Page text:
- If you’re considering making a FOIA request, this new podcast with Vice reporter Jason Leopold is required listening. [IRE]
- A new research paper (sorry, paywall) by Ben Wasike, an associate professor in the Communication Department at the University of Texas Rio Grande Valley, used used five Department of Justice metrics to compare FOIA performance between the Obama and Bush administrations. Conclusion: “Results indicate that while efficiency is higher under Obama, agencies are releasing information only in part. While appeals were processed faster under Bush, petitioners have had more success under Obama. Additionally, FOIA staff workload has dramatically reduced under Obama. One notable finding was that contrary to popular media outcry, neither administration evoked national security and law enforcement exemptions as much as has been widely claimed. Legacy and commonality were also findings indicating that certain trends transcend the incumbent.” [ScienceDirect]
- And you’re wondering why there’s a lot of FOIA news in today’s digest, well, click on over to #50DaysOfFOIA!
State and Local
- When ProPublica analyzed the risk assessments that software assigned to convicts that predicted how likely they were to commit a crime again, they found two things: the algorithm wasn’t particularly good and it was racially biased. Make sure to read their investigation on “machine bias” and think about how it might affect other public spheres as “software eats those worlds.” [ProPublica]
- Commendably, ProPublica published both the methodology they used to analyze the recidivism algorithm and the open data behind it. [ProPublica]
- Activists and advocates are questioning the impact of Missouri’s new ‘revolving door” law. [KansasCity.com]
- Here’s how Socrata is helping the Seattle Police Department publish its data online. [Seattle Times]
- In the other Washington, OpenGov Inc is helping the District of Columbia put its budget online. [OpenGov]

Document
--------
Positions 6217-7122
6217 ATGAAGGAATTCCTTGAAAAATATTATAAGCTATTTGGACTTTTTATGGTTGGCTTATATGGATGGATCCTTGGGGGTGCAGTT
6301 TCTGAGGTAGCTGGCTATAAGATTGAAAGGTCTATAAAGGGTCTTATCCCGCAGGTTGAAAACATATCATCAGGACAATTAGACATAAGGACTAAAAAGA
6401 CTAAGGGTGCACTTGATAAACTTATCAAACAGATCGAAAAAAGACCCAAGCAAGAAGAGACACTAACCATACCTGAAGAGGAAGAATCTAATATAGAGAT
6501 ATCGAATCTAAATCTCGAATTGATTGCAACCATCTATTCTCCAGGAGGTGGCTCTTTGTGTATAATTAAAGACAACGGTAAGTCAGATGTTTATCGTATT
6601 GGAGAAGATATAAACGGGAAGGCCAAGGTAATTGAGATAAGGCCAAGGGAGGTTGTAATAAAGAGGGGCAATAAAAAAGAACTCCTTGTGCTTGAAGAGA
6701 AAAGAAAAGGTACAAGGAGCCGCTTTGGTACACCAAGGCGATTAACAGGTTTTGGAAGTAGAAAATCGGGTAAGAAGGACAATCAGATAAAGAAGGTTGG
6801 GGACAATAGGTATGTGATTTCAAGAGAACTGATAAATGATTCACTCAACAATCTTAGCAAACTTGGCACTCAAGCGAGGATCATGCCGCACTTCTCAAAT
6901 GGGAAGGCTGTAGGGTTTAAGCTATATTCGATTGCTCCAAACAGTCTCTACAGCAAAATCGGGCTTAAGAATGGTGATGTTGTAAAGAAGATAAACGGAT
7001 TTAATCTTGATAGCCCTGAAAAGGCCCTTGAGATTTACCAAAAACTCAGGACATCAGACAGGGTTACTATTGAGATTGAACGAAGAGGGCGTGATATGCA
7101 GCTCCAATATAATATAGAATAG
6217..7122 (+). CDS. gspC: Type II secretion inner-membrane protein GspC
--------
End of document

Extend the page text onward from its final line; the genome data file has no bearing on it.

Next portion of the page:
- The ACLU has sued the New York Police Department for contracting records for cell site simulators, AKA “Stingrays.” [Daily News]
- Unemployed Detroit residents are stuck on the wrong side of the digital divide. [New York Times]
- A proposed law governing public access to police body cam video in Minnesota has transparency activists up in arms. [Star Tribune]
- Here’s a great read on Russia’s “Dissernet,” a volunteer organization that runs a website that exposes fraudulent university credentials, from Leon Neyfakh: “In all these cases, the alleged fraud was exposed by members of a volunteer organization that calls itself —the “website” Naryshkin referred to so dismissively. Started in early 2013 by a handful of scientists and journalists, the group has undertaken the task of identifying and publicly shaming government functionaries, academic administrators, and members of Russia’s so-called elite who allegedly hold advanced degrees they did not earn through legitimate means. Using software that looks for sections of text that resemble previously published work, Dissernet has, to date, identified roughly 5,600 suspected plagiarists and published damning reports on about 1,300 of them. In an exposé posted earlier this year, Dissernet showed that 1 in 9 members of the Russian State Duma—the parliamentary body that Naryshkin presides over—had received their diplomas using dissertations that contained large portions of other people’s work and that had, most likely, been purchased from ghostwriters.” [Slate]
- Here’s an interesting look at making the education system more accountable in Pakistan. [Accountability Lab]
- Tim Hughes shared some reflections on the development of the UK’s next National Action Plan and what open government policy can learn from Internet culture.
“One of the lessons I’ve learnt from four years of coordinating the OGN is that there’s some truth in the 1% rule for internet culture, which states that 1% of an internet community will create material, 9% will edit it, and 90% will only view it. The percentages might be a bit off and these are certainly not static groups (people move – and should be able to move – between them depending on the issue), but for our purposes I think this means we need to strike the right balance between collaboration, participation and transparency in the process.
We need to open up the nuts and bolts of the process to the “1%” with the interest, knowledge and skills to actively collaborate in developing a specific commitment. We need the participation of the “9%” in commenting, challenging and improving ideas, drafts and policies. And finally, we need the “90%” to know what’s going on, not least so they can step into the fray when they have something to say or offer. With limited time and resources it can be easy to skew to one, but all are needed to get maximum value. This all means having a clear process, defined and accessible opportunities to get involved, and feedback loops to those involved and less so. The basics of any good participatory process, but the things it can be hard to nail down when the pressure is on.” [OpenGovUK]